A video accompanies the first single “Down at the Bar” from The Danbees’ sophomore effort The Veggie Tapes, but it’s sharp and well-meaning gravy giving a visual sense to a song that does a fine job of communicating on its own. This song comes barreling out of the gate like the greatest rock songs do and the instrumental attack of guitarist Shane Matthews, bassist Sam Enright, and drummer Wade McManus. The band steps back a bit for the verses, Matthews’ guitar keeping a tense rhythm behind frontman Mark Slotoroff’s vocals, but unleashes fearsome, swelling blasts of electric guitar between the verses that are guaranteed to capture your attention.
There are a couple of key drop outs, hinges of a sort, to swing you into the next lap of the song, built into the arrangement and the band shifts gears impressively at these points. The Danbees final touch comes with a top notch production job – each instrument, even Slotoroff’s vocals, are presented in a forceful way and balanced against the other elements of the song.
Wade McManus is an impressive drummer despite it not being his first instrument and has created a unique style for himself borrowing from rock’s long history while still spinning his playing in an idiosyncratic way. His hard-hitting style doesn’t preclude him from throwing a little flash into the percussion and, thankfully, those moments always serve the song rather than doing anything to drag it down. His partner in the rhythm section, Enright, locks in tight with McManus’ playing while still playing in such a way that his bass notes reverberate throughout the song and give it extra weight. “Down at the Bar” would likely run off the rails without the efforts of these two giving the bottom end a definable shape that Slotoroff and Matthews make great use of.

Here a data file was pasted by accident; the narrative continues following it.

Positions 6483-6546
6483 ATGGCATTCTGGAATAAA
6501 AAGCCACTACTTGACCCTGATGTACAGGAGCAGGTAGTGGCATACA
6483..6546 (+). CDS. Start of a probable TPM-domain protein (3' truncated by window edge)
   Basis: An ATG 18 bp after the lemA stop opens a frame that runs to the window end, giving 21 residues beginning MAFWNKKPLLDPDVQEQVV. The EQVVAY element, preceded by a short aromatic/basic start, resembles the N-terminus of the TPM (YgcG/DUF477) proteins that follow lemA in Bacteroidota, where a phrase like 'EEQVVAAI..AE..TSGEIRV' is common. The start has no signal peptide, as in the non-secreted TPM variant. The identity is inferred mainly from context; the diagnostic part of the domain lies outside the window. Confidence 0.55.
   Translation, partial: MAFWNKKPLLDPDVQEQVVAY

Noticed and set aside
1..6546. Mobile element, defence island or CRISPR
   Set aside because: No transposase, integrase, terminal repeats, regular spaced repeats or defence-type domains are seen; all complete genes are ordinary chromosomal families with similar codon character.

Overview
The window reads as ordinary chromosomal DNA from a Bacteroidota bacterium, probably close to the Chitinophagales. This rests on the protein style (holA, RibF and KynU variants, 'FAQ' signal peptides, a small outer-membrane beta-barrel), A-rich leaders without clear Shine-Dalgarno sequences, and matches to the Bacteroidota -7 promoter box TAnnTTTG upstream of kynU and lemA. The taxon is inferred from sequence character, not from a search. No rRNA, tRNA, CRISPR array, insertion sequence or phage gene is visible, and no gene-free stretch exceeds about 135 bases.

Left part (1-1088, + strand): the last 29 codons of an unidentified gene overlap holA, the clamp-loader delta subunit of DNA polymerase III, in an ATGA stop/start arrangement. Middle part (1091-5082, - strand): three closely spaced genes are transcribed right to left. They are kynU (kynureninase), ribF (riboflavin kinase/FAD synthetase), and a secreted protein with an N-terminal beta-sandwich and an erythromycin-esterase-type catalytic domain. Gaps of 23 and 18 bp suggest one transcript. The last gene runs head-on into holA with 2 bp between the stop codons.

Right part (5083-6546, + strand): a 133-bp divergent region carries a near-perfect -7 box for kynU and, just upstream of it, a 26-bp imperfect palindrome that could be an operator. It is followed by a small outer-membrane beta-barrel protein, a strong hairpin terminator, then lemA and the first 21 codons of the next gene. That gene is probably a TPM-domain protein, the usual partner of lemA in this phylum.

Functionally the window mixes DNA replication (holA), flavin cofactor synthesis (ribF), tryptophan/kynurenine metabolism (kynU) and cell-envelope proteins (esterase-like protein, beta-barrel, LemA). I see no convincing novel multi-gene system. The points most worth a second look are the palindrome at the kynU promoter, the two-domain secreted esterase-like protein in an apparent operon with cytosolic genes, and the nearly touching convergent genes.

The Danbees Show How Rock Should Be Performed
Slotoroff’s singing has real presence, but it’s also filled with a clenched fist, red-eyed aggression and fire he masterfully manipulates for effect. The lyrical content has the same amount of bite without ever wasting a single word to convey its subject matter and the delicious way Slotoroff snaps off the end of each line lets you know, quick, that he isn’t playing and follows every line out to their deserved conclusion. Shane Matthews makes for an excellent contrast, ceding space to Slotoroff during the verses and supporting him with live wire rhythm playing underneath, but when Slotoroff steps back, Matthews surges and leaves listeners reeling with his rock guitar power. “Down at the Bar” serves notice that The Danbees are here to stay and have a chance of leaving behind a lasting body of rock music fit to inspire generations to come. The Veggie Tapes is shaping up to be one of the best releases, any length, to emerge from the rock genre in quite some time.
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-review by Jodi Marxbury